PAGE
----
Soon, however, I found the “deal” wasn’t so good after all. The real problem wasn’t with the product – I loved the apartment. It fit me. It had its quirks and so do I. It was with the owner. He artificially created value about what he was selling and built our relationship on that superimposed merit. After the paint began to chip away and pipes began to leak, it was the integrity of my landlord I came to question – not the quality of the space – a critical distinction.

My guess is that the owner, feeling insecure about getting the price he wanted, masked the actual benefits of the space, its story and its character, with superficial and fleeting value: A fresh coat of paint and a disingenuous narrative. In other words, he went for the short-term sale versus the long-term (even though the long-term was more valuable). I moved out at the end of my lease and started a new relationship with a landlord who was upfront about the space and what I could actually expect to get out of my investment.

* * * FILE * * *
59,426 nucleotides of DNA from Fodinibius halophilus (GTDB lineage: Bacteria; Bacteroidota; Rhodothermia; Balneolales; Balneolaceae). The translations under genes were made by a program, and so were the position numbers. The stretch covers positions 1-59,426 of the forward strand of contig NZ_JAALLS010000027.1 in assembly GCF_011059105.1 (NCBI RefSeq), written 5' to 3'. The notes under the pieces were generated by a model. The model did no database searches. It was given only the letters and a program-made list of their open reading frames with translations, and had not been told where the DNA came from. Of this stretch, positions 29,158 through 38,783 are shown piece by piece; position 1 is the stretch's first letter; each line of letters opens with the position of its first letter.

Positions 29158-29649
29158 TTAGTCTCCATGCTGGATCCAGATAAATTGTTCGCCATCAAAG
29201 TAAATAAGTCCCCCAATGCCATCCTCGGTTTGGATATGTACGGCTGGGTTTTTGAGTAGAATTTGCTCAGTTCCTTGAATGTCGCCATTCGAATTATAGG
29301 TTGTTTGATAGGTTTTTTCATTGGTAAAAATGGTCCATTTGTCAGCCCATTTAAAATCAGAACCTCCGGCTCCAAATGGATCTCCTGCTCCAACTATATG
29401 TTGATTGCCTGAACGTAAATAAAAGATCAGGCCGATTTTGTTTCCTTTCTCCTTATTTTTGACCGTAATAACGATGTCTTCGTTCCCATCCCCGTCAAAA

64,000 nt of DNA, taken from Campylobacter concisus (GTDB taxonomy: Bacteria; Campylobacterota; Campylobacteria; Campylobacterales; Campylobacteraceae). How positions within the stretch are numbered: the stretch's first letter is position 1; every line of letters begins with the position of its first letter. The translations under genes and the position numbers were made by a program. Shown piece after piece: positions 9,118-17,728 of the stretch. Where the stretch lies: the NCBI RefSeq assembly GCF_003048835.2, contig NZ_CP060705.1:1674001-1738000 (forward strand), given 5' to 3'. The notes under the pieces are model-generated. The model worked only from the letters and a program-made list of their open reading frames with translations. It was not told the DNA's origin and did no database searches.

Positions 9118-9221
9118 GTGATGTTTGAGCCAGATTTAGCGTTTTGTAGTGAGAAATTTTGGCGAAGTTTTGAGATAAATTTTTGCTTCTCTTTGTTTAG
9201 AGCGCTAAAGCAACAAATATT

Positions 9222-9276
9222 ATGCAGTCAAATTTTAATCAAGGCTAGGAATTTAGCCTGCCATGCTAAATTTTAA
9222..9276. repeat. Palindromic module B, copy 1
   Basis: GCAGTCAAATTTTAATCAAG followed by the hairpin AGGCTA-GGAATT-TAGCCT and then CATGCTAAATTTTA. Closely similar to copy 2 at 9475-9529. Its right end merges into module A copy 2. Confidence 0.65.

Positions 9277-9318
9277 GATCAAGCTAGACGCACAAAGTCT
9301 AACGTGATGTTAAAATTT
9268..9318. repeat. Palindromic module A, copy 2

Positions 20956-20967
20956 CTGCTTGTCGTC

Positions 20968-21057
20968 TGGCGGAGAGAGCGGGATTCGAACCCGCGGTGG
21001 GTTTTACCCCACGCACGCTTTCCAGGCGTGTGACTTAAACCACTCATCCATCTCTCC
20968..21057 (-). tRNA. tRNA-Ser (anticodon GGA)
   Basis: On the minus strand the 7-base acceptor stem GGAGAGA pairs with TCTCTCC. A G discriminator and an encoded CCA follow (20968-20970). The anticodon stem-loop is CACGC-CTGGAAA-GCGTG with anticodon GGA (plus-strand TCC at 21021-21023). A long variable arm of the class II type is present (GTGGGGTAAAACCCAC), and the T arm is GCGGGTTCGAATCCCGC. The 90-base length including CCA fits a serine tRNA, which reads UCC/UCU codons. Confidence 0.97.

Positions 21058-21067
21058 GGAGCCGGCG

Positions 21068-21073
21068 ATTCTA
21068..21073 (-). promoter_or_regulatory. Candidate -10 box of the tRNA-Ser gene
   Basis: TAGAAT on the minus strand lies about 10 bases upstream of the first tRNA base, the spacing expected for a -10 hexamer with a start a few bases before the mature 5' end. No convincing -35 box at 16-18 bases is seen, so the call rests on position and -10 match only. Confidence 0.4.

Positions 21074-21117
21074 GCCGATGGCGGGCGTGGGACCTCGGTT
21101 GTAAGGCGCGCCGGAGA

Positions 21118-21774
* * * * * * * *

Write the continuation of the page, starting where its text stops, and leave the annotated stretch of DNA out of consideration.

Marketing managers often feel pressure to do exactly this with the content they create for their companies’ websites – they fixate on the short-term. Their goal is to get people into the door, not necessarily keeping them there or taking care of them after they show up. That’s partly because they are using outdated “vanity” metrics that measure the number of site visits, not the quality of site visits or the time spent actually engaging with the content.

You don’t need to sell the latest bells and whistles if what you offer is a bare-bones service.